PAT POURCHOT: Right. It was flagged. Uh, it would’ve risen to one of the things that they would’ve first looked at if they were conveying to the Mat-Su over in the Knik area. Where did the Iditarod go? KAREN BREWSTER: Right. PAT POURCHOT: Where is the Iditarod through here? Let’s make sure that we put a line on the plat that, you know. KAREN BREWSTER: Right. PAT POURCHOT: Before we turn the title over to the Mat-Su Borough.

Mat-Su Borough, by the way, that’s -- I mean, I think they’re now doing the same thing. I mean, they’re looking at protecting their public access, you know, to streams and trails. I mean, but -- whether or not they were equipped for that 20 or 30 years ago was another question. KAREN BREWSTER: Right. PAT POURCHOT: It takes people power to do that.

KAREN BREWSTER: Right. Well, and, as you say, the coalescing of interests, you mentioned the Redingtons were clearly influential. Were there other constituents and people that you worked with? Well, I guess you did the study first and then the -- in the Gravel’s office.

PAT POURCHOT: Well, yeah. And I was -- I was trying to think about that. I think I, at one point, talked to Dorothy Page over in Knik, and, of course, she was a big race promoter and a keeper of, kind of, Iditarod memorabilia, and did all kinds of work with the race.

Um, I don’t recall the when and what the conversation consisted of. I may have just talked to her once or twice. Um, and she was a big race route supporter. Um, but I don’t think she -- I don’t know how much of the actual trail history that she conveyed, but she was certainly a booster of the race.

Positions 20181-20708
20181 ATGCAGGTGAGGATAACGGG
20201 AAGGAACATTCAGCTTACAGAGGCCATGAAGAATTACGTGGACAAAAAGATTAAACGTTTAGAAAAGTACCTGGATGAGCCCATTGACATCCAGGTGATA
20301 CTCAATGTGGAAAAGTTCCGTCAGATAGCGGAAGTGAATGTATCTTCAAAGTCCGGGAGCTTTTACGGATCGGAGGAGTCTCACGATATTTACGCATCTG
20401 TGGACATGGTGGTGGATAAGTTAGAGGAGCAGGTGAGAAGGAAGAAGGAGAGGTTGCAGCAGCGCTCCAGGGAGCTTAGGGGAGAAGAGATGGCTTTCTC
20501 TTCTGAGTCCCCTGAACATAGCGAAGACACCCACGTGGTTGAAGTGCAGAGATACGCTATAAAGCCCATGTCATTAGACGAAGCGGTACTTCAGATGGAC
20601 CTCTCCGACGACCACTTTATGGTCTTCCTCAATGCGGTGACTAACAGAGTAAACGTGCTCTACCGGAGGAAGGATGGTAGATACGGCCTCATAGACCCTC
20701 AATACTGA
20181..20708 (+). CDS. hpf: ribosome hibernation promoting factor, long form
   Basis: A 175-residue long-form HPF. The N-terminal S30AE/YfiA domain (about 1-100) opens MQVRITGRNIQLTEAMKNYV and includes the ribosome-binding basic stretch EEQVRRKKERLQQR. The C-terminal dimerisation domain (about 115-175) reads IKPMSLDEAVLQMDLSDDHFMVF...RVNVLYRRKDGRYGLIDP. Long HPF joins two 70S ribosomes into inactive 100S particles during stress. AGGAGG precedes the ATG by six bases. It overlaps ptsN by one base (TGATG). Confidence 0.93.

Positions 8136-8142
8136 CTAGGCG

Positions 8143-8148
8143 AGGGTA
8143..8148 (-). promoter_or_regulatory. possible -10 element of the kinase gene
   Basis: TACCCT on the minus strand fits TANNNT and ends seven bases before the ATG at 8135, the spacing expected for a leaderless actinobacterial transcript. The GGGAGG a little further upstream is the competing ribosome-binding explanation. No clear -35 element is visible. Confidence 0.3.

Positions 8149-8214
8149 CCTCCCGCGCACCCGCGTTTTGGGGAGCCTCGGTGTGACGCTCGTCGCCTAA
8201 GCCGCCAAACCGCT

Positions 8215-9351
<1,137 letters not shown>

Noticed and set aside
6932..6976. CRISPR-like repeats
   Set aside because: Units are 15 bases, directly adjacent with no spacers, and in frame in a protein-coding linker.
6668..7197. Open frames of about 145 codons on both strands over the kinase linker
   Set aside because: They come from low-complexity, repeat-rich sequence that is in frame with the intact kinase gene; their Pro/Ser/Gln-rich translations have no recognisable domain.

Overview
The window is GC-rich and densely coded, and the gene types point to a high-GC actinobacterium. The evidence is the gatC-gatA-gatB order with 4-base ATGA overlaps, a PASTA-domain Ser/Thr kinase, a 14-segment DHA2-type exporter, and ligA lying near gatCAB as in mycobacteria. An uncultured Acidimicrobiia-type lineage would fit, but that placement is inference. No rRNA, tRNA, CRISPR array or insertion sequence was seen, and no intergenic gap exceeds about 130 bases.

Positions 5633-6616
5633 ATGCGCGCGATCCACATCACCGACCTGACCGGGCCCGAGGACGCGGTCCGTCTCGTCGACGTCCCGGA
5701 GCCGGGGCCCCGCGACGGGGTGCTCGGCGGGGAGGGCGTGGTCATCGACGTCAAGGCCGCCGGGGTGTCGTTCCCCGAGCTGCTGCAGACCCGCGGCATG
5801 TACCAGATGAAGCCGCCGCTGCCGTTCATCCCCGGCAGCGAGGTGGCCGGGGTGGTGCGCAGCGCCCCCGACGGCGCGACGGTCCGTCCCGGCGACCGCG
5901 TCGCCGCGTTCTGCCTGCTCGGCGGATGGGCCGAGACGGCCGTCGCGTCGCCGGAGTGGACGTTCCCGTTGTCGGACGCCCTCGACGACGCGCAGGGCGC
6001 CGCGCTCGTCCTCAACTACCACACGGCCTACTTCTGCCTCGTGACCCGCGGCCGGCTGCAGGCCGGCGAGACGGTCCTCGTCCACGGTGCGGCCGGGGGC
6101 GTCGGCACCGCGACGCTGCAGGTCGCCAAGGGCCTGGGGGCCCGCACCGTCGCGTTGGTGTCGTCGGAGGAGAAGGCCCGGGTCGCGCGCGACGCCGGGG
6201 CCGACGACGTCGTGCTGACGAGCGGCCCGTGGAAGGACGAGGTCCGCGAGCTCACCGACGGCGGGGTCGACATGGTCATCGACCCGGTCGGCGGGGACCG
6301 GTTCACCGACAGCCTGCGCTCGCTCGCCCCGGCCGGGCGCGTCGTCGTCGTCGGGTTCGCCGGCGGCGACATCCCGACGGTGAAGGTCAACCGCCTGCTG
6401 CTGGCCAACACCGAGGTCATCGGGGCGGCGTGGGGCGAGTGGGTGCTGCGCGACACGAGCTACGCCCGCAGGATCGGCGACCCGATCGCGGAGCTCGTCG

And I don’t -- you know, there was agency people that I, you know, worked with, primar -- particularly BLM. Um, and then maybe, you know, the Seward section, a lot of that was through Chugach National Forest, and I know we touched base and talked with the Forest Service. And ever since, I mean, they’ve been very cooperative and active in protecting and constructing, you know, real trail -- KAREN BREWSTER: Right. PAT POURCHOT: -- along some of the route. And they continue to be involved in that.

KAREN BREWSTER: Now, when you worked on the original study, the gold rush trail study. PAT POURCHOT: Yeah. KAREN BREWSTER: Did you go out to communities along the trail and talk to people to find out histories of those sections or -- ?

PAT POURCHOT: I can’t re -- not much. Not much. ’Cause the -- You know, a lot of the real history would be in Iditarod and Flat, and both those places were long abandoned. KAREN BREWSTER: Right. PAT POURCHOT: Not much left.

And, of course, we looked at things like roadhouses and some of the structures at Iditarod and Flat, and whether or not, you know, they merited reconstruction or whether that should be -- You know, buildings should be part of the Iditarod. And by then, a lot of it was gone, or sunk. KAREN BREWSTER: Right.

PAT POURCHOT: You know, these log cabins, they just sink into the surrounding land. I do think, though, that we did talk about and think about, if you had ever a winter route that people were interested in recreating on, that reconstruction or use of public use cabins along the route would -- that would enhance the route and be very compatible with the historic trail designation. So that was a, you know, a concept.